Thursday, October 15, 2009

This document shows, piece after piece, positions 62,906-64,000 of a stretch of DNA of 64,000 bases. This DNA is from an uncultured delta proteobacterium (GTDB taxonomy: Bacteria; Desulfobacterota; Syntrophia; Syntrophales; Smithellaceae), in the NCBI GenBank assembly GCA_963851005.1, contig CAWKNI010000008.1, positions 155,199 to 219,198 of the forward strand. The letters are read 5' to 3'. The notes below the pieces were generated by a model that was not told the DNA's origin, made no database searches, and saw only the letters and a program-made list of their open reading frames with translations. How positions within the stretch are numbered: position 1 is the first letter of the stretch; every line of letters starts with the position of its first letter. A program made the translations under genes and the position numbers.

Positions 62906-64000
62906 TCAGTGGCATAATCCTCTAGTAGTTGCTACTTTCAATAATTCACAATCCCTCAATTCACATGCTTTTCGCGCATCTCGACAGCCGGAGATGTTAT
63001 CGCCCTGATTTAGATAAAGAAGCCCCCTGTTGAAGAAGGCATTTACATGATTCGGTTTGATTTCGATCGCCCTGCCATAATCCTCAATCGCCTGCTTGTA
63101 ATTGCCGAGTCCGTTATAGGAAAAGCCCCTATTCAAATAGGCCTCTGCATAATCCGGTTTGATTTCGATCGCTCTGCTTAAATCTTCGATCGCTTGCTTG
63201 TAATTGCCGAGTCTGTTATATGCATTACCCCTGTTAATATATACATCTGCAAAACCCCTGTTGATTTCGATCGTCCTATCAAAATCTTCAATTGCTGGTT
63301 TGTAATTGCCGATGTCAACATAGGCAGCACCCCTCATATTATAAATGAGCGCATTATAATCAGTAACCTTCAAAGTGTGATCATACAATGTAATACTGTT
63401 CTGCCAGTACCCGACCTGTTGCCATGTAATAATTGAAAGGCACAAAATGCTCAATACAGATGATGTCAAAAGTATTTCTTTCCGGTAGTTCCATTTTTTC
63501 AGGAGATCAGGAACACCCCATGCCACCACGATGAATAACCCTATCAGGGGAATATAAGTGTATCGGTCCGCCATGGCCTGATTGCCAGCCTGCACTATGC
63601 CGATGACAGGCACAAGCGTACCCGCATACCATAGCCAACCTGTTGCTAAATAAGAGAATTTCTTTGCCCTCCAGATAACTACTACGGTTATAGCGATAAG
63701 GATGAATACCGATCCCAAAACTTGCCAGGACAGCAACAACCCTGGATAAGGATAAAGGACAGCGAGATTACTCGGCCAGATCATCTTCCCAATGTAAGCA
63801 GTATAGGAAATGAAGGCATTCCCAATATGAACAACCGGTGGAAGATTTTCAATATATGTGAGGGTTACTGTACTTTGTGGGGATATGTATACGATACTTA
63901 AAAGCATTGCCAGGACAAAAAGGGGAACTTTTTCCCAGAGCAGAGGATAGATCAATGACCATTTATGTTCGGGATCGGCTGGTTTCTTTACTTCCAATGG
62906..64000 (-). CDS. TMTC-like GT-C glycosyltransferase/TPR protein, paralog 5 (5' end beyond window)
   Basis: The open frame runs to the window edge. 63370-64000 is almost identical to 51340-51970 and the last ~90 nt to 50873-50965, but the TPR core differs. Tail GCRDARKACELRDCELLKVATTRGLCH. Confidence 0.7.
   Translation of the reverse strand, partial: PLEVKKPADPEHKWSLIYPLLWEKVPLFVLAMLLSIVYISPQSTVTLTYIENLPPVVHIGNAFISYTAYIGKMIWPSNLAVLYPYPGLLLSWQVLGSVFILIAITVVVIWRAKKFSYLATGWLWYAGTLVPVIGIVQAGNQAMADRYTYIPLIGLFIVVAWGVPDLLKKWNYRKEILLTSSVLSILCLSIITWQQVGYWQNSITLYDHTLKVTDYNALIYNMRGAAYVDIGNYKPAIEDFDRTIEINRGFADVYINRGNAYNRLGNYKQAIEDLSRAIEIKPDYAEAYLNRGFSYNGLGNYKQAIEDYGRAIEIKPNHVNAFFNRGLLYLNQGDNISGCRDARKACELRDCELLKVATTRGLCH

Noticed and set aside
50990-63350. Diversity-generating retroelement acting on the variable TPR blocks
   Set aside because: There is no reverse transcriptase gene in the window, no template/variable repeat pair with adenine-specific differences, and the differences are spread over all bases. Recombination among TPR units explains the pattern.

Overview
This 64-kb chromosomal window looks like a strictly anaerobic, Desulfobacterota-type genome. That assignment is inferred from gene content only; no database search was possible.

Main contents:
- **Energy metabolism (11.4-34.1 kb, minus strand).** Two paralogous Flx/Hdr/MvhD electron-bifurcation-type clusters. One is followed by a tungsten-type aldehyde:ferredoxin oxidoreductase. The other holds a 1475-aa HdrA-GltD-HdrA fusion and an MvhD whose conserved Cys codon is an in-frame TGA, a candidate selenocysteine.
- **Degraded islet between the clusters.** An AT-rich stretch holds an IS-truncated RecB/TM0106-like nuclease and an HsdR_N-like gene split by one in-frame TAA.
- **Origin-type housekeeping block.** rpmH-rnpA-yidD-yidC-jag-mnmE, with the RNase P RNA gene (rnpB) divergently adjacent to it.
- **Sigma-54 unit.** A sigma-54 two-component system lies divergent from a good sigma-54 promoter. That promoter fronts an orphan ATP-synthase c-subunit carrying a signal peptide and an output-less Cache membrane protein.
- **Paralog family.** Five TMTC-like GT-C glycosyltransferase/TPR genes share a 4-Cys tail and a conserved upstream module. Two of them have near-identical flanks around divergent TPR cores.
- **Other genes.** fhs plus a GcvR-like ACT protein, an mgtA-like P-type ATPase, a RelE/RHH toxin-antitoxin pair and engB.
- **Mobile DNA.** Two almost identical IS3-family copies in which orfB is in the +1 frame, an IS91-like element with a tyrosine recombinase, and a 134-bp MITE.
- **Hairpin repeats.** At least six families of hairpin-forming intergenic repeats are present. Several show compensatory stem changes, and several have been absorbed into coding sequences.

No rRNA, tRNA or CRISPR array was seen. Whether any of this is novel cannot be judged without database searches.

(VIS) - The Fifteenth General Congregation of the Second Special Assembly for Africa of the Synod of Bishops began this morning in the presence of the Holy Father. The meeting was dedicated to reading the reports of the Working Groups (or language groups). The president delegate on duty was Cardinal Wilfrid Fox Napier O.F.M., archbishop of Durban, South Africa, and 224 Synod Fathers were present. Following are excerpts from some of the reports: PORTUGUESE LANGUAGE GROUP: COADJUTOR ARCHBISHOP GABRIEL MBILINGI C.S.SP. OF LUBANGO, ANGOLA, PRESIDENT OF THE INTER-REGIONAL MEETING OF THE BISHOPS OF SOUTHERN AFRICA (IMBISA). "Some suggestions: (1) An explicit reference to the social doctrine of the Church, which must form part of our evangelising and catechising doctrine. (2) Catechesis must follow the catechumenal model which leads people to make a personal choice for Christ. (3) Highlight the vital function of consecrated life in the life and mission of the Church. ... (4) Present the world of politics as a form of service to society, helping Christian politicians to shoulder their responsibilities in accordance with their faith. ... As for the clergy, it is important to insist that they live their priestly ministry as service to the People of God and not as an exercise of authority. ... (5) Decisively, clearly and precisely denounce serious human rights situations. (6) Have the courage to follow the path of reconciliation and purification of memory within the Church". FRENCH LANGUAGE GROUP E: FR. EDOUARD TSIMBA C.I.C.M., SUPERIOR GENERAL OF THE CONGREGATION OF THE IMMACULATE HEART OF MARY (SCHEUT FATHERS). "The search for truth is a necessary condition for reconciliation. ... To speak of reconciliation means to speak about the mercy of God. Only a person reconciled with God, a person who lives in peace, is able to bring peace. Therefore it is necessary to recall the value of the Sacrament of Reconciliation and the seriousness that agents (priests) must dedicate to this subject, setting aside all the time and preparation needed for both personal confession and community celebrations. ... The life and witness of many Christians, sometimes to the point of martyrdom, are worthy of being remembered and are a source of reinforcement for the faith. The life and example of Church workers is, without distinction, of great importance in this area of reconciliation. ... We must inspire the collaboration of men as well as women, using their qualities in the Church and in society. May all Christians, each according to their ministry, be proud of being such and of demonstrating it in their lives. ... Holiness is a plea for us all, men and women, and is worthy of an important place in the text". FRENCH LANGUAGE GROUP A: FR. GERARD CHABANON M. AFR., SUPERIOR GENERAL OF THE MISSIONARIES OF AFRICA (WHITE FATHERS). "Two important themes: (1) The family: This is the base cell of Christian society and communities. It is threatened by poverty, poor government, difficulties in teaching children, violence and the irresponsibility by fathers of families who abandon their wives and children. (2) Islam: ... There are many different situations in Africa, in particular between North and South of the Sahara. 'Arab-ness' and 'African-ness' do not always share the same values. A dialogue of life and a social dialogue could be developed between Christians and Muslims. Emphasis was given to the fact that we must aim everywhere at freedom of conscience and reciprocity of worship". ENGLISH-FRENCH LANGUAGE GROUP A: BISHOP JEAN MBARGA OF EBOLOWA, CAMEROON. "In general, the 'relatio post disceptationem' was positively received. ... However, a multi-ministerial vision of the Church would have given more importance to the place and mission of all categories of the People of God in the Church, especially lay people. The question of tribalism in the Church is still the major challenge. A balance could have been found between theological developments and the extent of the human dramas in Africa to which the Synod Fathers must find answers. The prophetic action of the 'justice and peace' commissions are deserving of greater consideration. ... Ecclesial communion is a force which must allow Africans to confront their challenges with hope and ... in universal solidarity". This afternoon and tomorrow morning, the Synod Fathers will again meet in language groups to prepare their proposals, which they will then submit to the Secretariat General of the Synod for presentation to the Holy Father.SE/FIFTEENTH CONGREGATION/... VIS 091015 (740)